Book Image

Mastering macOS Programming.

By : Gregory Casamento
Book Image

Mastering macOS Programming.

By: Gregory Casamento

Overview of this book

macOS continues to lead the way in desktop operating systems, with its tight integration across the Apple ecosystem of platforms and devices. With this book, you will get an in-depth knowledge of working on macOS, enabling you to unleash the full potential of the latest version using Swift 3 to build applications. This book will help you broaden your horizons by taking your programming skills to next level. The initial chapters will show you all about the environment that surrounds a developer at the start of a project. It introduces you to the new features that Swift 3 and Xcode 8 offers and also covers the common design patterns that you need to know for planning anything more than trivial projects. You will then learn the advanced Swift programming concepts, including memory management, generics, protocol orientated and functional programming and with this knowledge you will be able to tackle the next several chapters that deal with Apple’s own Cocoa frameworks. It also covers AppKit, Foundation, and Core Data in detail which is a part of the Cocoa umbrella framework. The rest of the book will cover the challenges posed by asynchronous programming, error handling, debugging, and many other areas that are an indispensable part of producing software in a professional environment. By the end of this book, you will be well acquainted with Swift, Cocoa, and AppKit, as well as a plethora of other essential tools, and you will be ready to tackle much more complex and advanced software projects.
Table of Contents (28 chapters)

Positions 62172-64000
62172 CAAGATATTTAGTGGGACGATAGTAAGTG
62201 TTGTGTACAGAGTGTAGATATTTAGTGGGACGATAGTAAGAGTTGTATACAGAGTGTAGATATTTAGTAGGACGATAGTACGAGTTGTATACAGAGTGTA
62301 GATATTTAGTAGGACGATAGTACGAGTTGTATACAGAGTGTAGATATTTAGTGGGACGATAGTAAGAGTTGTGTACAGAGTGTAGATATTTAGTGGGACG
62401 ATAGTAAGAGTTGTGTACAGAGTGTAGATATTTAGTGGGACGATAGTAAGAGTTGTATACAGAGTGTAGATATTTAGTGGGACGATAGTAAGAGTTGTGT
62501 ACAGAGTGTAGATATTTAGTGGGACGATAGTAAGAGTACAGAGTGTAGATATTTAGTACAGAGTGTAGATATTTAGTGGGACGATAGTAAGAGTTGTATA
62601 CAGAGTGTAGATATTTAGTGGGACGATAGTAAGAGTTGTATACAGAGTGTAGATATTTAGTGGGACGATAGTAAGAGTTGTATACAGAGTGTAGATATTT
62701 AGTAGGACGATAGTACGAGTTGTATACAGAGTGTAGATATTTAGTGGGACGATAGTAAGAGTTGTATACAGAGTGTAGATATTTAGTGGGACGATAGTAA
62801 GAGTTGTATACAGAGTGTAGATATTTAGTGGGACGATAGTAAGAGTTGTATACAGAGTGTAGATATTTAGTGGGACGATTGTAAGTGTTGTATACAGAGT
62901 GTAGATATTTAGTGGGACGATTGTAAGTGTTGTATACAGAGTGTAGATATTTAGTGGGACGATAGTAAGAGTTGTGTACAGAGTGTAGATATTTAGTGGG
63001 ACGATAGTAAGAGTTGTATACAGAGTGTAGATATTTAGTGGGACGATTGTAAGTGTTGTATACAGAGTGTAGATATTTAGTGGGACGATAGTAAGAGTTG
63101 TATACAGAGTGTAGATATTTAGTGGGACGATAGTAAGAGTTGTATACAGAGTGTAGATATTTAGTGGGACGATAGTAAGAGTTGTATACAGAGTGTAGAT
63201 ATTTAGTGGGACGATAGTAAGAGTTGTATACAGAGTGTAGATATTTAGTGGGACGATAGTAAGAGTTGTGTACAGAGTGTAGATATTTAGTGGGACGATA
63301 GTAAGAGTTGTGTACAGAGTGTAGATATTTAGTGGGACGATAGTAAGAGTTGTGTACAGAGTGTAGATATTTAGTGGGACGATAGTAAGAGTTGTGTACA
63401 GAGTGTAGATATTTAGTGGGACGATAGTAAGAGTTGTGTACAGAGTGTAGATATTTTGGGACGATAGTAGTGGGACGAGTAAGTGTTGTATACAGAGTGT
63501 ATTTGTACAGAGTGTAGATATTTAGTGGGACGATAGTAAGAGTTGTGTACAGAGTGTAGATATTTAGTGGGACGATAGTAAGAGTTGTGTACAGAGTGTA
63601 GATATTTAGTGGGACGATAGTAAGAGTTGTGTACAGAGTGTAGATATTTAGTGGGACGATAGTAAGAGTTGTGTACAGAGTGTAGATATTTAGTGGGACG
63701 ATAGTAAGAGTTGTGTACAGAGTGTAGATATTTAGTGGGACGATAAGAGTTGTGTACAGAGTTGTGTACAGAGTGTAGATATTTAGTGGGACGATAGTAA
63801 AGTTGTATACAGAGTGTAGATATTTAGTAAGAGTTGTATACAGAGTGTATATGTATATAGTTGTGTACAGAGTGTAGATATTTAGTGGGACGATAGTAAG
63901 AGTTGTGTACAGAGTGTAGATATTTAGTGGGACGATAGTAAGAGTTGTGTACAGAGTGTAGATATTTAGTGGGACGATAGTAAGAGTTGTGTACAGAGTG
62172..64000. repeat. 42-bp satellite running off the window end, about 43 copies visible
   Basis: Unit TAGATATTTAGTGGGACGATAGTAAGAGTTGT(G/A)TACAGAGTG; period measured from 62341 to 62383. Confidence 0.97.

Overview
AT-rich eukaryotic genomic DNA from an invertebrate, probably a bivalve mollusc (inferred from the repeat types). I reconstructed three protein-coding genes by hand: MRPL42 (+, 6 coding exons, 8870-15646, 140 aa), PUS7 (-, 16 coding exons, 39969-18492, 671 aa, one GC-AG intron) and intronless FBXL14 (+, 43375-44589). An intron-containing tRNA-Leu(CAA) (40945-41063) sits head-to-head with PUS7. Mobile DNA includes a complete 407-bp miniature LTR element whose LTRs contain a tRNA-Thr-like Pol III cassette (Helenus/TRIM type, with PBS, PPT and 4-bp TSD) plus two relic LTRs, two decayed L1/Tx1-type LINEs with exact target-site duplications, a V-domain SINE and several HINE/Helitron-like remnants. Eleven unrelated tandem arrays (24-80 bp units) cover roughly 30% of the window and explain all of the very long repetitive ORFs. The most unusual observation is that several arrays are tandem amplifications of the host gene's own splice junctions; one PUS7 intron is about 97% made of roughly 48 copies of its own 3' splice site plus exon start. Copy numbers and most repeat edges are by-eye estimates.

Title Page
About the Author
About the Reviewer
Customer Feedback
LLDB and the Command Line

Why not use native views?

The same arguments apply to the choice between standard button and other controls, and building your own. Often, you will want to use the familiar controls provided as is by Cocoa.

And often, you won't.

The modern requirements of branding, corporate identity, or just an app studio's own style, means that having buttons, faders, and other elements that conform to a particular image or style, are easy to incorporate into an app's UI, especially once a small library of code templates has been built up (and it's amazing just how quickly that happens).

Hopefully, by the end of this chapter, you'll be fully convinced that drawing in code is as productive as it is fun.

Core Graphics and AppKit drawing

Essentially, we have two ways to access the functionality made available by Core Graphics:

  • We can use AppKit code, which wraps Core Image code in a simple and abstracted, though limited, interface
  • We can call the CG methods directly, leveraging all its power, but with the additional...